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Judgment on Syeia and Israel
This section is headed,’ oracle concerning Damascus,’ but its subject is in fact wider; it treats of the impending ruin not only of Syria, but also of Ephraim, i.e. the kingdom of Israel (Isaiah 17:3). This connexion of Ephraim with Syria is best explained by the alliance of the two kingdoms against Judah (Isaiah 7:1-2). Isaiah here teaches (as in Isaiah 7:16; Isaiah 8:4) that they will both be completely overthrown, an anticipation which was literally fulfilled (Isaiah 10:9; 2 Kings 15:29; 2 Kings 16:9). The date of this prophecy would thus be subsequent to the formation of the Syro-Ephraimite alliance (i.e. the reign of Jotham in Judah, 2 Kings 15:37), and some time before the capture of Damascus by the Assyrians (732 b.c.).
1-3. The imminent ruin of Damascus, in which Israel also will be involved.
4-6. The state to which Israel will be reduced figuratively set forth.
7, 8. The spiritual effect of the chastisement.
9-11. The cause of it—desertion of Jehovah for foreign deities, who cannot help in the day of calamity.
1. Burden] see on Isaiah 13:1.
2. The cities of Aroer] This Aroer is probably the one in Gad (Joshua 13:25), and the reference is to the cities belonging to the kingdom of Israel on the E. of Jordan. Some ancient versions, however, read, ’the cities are forsaken for ever.’
3. And the remnant, etc.] RM ’and the remnant of Syria shall be as,’ etc. As the glory] explained in Isaiah 13:4-6, where it is shown that the glory of Israel shall pass away.
4-6. By three separate figures the gloomy prospects of Israel are set forth: (a) that of an emaciated body, Isaiah 17:4; (b) that of a harvest field that is reaped, Isaiah 17:5; (c) that of vines or olives when the fruit is gathered, Isaiah 17:6. The teaching is characteristic of Isaiah, for the figures imply that for Israel, as for Judah (Isaiah 4:3; Isaiah 6:13; Isaiah 7:3) there shall be a remnant.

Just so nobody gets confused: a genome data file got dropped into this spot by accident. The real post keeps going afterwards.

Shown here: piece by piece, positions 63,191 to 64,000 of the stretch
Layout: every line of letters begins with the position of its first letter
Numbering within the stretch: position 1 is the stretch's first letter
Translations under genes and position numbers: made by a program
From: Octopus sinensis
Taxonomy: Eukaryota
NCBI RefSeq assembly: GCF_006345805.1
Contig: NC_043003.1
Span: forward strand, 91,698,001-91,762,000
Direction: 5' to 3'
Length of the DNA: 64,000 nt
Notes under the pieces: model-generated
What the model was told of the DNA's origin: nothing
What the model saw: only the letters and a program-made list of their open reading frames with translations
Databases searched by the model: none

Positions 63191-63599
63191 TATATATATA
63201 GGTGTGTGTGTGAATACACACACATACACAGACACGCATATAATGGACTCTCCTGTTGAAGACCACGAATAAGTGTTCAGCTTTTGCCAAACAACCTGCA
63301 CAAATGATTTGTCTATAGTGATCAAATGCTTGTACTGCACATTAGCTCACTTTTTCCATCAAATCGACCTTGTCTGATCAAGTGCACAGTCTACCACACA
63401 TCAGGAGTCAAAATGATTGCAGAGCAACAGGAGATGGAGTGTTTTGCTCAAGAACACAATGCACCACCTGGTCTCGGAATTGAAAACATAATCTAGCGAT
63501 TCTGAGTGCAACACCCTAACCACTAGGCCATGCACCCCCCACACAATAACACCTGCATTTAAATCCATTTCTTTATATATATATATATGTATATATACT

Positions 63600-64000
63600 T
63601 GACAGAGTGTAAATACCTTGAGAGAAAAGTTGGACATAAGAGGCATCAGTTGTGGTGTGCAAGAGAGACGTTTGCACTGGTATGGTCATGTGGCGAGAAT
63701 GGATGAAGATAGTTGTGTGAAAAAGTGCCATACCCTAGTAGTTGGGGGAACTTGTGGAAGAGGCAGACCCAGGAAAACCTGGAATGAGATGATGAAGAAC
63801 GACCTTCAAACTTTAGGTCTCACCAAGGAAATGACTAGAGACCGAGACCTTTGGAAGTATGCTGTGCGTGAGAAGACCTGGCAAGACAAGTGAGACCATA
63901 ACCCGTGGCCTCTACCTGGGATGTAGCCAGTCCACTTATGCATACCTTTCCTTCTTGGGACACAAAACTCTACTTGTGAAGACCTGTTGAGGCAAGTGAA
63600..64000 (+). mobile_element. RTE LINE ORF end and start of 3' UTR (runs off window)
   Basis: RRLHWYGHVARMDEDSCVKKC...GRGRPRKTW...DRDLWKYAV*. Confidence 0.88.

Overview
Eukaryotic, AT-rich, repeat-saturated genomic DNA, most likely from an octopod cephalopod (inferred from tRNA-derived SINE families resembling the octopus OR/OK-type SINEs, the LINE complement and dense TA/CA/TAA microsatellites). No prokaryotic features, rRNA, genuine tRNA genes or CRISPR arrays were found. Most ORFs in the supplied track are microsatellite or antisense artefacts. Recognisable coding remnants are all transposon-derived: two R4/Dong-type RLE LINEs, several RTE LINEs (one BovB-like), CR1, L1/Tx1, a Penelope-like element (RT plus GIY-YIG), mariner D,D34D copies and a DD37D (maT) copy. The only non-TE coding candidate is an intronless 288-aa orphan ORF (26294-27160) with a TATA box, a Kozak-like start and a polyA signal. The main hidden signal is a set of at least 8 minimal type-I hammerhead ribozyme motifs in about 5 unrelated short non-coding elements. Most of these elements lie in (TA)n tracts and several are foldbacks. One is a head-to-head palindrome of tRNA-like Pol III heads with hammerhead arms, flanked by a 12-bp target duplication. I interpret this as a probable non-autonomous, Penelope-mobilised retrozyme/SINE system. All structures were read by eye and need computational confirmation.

5. As he that gathereth] RV ’as when one gleaneth.’
Valley of Rephaim] SW. of Jerusalem (Joshua 15:8).
8. Groves] Heb. Asherim (RV). These were symbols of the Canaanite goddess Asherah. The symbol seems to have been a pole, treetrunk, or carved pillar (Deuteronomy 16:21; 2 Kings 21:7), erected near an altar (Judges 6:25). Images] RV ’sun-images,’ pillars dedicated to the sun-god.
9. As a forsaken, etc.] RV ’as the forsaken places in the wood and on the mountain top, which were forsaken from before the children of Israel.’ LXX, however, reads, ’forsaken places of the Amorites and the Hivites which were forsaken,’ etc. The sense is that Israel shall be punished with a desolation like that which the former inhabitants experienced at the hands of the Israelites.
10. Rock] a title of Jehovah (Isaiah 30:29; Deuteronomy 32:4). Shalt thou plant.. shalt set] RV ’plantest.. settest.’ This is a metaphor of the foreign worships so carefully introduced.
Discomfiture of the Assyrians
A short prophecy, in which Isaiah foretells sudden disaster for the Assyrian invaders; it is parallel to Isaiah 14:24-27,; belongs to the same period.
12-13. The Assyrian hosts advance against Judah, but are suddenly dispersed in a single night.
12. Read, ’Ah, the uproar of many peoples, which roar like the roaring of the seas; and the rushing,’ etc. Many people] The Assyrian army was recruited from many nations.
13. Rolling thing] RV ’whirling dust’: cp. Psalms 83:13.
14. Specially fulfilled in the destruction of Sennacherib’s army (Isaiah 37:36).
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Dummelow, John. "Commentary on Isaiah 17". "Dummelow's Commentary on the Bible". https://www.studylight.org/
the First Week of Advent